# Algebraic element

In

mathematics, the

rootss of polynomials are in

abstract algebra called

**algebraic elements**. They can be created in a larger structure ('adjoined'), not simply found to exist in a given one.

More precisely, if *L* is a field extension of *K* then an element *a* of *L* is called an **algebraic element** over *K*, or just **algebraic over** *K*, if there exists some non-zero polynomial *g*(*x*) with coefficients in *K* such that *g*(*a*)=0. Elements of *L* which are not algebraic over *K* are called **transcendental** over *K*.

These notions generalize the algebraic numbers and the transcendental numbers (where the field extension is **C**/**Q**, **C** being the field of complex numbers and **Q** being the field of rational numbers).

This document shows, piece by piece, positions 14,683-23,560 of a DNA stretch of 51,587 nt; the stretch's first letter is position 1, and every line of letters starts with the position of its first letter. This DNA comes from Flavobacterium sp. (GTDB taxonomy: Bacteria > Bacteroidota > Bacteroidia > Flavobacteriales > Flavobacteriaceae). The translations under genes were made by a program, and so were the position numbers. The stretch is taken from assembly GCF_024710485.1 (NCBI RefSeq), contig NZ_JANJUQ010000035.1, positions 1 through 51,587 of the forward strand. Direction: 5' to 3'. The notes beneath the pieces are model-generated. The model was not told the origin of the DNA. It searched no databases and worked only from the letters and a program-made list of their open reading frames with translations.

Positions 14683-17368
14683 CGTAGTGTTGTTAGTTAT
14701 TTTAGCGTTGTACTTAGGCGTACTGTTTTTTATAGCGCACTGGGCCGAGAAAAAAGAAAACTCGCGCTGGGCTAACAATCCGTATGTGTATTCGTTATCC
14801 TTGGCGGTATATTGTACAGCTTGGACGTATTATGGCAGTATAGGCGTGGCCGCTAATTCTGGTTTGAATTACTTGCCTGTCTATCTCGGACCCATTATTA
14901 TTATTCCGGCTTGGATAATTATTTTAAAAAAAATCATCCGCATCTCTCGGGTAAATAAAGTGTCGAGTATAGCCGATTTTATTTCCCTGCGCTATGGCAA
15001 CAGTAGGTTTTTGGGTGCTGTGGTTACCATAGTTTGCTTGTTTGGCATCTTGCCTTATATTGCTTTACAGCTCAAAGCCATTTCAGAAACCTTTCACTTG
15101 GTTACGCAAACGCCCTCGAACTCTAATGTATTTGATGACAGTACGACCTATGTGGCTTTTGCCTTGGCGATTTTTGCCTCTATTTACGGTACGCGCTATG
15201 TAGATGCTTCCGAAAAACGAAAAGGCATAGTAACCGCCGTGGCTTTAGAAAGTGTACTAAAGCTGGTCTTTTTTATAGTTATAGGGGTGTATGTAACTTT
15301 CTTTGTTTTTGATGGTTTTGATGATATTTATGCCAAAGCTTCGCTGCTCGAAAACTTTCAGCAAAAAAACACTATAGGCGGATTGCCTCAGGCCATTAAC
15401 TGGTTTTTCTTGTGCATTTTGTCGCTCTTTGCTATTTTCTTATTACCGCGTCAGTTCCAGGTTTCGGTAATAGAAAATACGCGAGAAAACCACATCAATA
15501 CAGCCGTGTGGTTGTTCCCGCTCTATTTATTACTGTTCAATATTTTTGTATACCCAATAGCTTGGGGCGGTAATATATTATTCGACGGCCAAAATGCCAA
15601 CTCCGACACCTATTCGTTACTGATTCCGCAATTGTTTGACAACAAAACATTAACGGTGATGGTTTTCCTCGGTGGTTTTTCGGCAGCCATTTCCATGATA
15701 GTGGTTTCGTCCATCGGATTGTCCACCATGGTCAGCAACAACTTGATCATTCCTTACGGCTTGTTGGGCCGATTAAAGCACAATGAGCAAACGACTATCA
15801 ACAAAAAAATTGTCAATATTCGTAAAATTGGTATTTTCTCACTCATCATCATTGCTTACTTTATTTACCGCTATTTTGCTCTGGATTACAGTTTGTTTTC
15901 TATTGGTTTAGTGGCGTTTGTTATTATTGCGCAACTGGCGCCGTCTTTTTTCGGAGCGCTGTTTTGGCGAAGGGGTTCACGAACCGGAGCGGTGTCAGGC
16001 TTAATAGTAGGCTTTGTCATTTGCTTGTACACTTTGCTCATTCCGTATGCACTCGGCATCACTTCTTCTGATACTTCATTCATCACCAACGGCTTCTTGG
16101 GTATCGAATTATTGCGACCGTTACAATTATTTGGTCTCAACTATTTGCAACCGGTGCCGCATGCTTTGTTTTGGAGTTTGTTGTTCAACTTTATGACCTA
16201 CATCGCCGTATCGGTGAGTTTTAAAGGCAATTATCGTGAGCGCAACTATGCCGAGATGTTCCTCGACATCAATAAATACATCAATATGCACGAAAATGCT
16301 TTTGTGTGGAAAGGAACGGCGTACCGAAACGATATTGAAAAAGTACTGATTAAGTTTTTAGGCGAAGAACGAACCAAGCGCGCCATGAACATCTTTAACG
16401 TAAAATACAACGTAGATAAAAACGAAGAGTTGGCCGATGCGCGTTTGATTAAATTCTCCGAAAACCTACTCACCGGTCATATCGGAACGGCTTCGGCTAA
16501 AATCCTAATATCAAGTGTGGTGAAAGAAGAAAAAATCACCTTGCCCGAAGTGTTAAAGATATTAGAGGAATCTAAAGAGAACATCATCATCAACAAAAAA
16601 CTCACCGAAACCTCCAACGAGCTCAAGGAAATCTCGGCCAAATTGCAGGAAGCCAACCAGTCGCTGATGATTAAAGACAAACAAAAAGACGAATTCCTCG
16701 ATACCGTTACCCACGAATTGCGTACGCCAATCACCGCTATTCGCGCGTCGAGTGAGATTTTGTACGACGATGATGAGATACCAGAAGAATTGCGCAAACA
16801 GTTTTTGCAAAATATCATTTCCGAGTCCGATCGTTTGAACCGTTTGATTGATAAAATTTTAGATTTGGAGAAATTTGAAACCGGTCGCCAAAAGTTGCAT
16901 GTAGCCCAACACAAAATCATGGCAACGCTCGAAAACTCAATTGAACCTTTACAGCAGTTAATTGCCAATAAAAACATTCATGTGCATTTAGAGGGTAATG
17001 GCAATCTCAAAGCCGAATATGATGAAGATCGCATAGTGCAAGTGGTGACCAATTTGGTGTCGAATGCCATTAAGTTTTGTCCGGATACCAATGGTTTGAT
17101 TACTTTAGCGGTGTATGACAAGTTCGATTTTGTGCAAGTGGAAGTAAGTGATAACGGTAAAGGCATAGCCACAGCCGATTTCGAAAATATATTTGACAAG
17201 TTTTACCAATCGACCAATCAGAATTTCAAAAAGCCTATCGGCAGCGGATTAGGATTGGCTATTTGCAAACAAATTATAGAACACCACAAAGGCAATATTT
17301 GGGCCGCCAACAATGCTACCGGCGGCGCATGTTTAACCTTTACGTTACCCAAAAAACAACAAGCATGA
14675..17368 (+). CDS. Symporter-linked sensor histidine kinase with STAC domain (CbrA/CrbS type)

- The square root of 2 is algebraic over
**Q**, since it is the root of the polynomial *g*(*x*) = *x*^{2} - 2 whose coefficients are rational.
- Pi is transcendental over
**Q** but algebraic over the field of real numbers **R**.

## Properties

The following conditions are equivalent for an element *a* of *L*:

This characterization can be used to show that the sum, difference, product and quotient of algebraic elements over

*K* are again algebraic over

*K*. The set of all elements of

*L* which are algebraic over

*K* is a field that sits in between

*L* and

*K*.

If *a* is algebraic over *K*, then there are many non-zero polynomials *g*(*x*) with coefficients in *K* such that *g*(*a*) = 0. However there is a single one with smallest degree and with leading coefficient 1. This is the minimal polynomial of *a* and it encodes many important properties of *a*.

Fields that do not allow any algebraic elements over them (except their own elements) are called algebraically closed. The field of complex numbers is an example.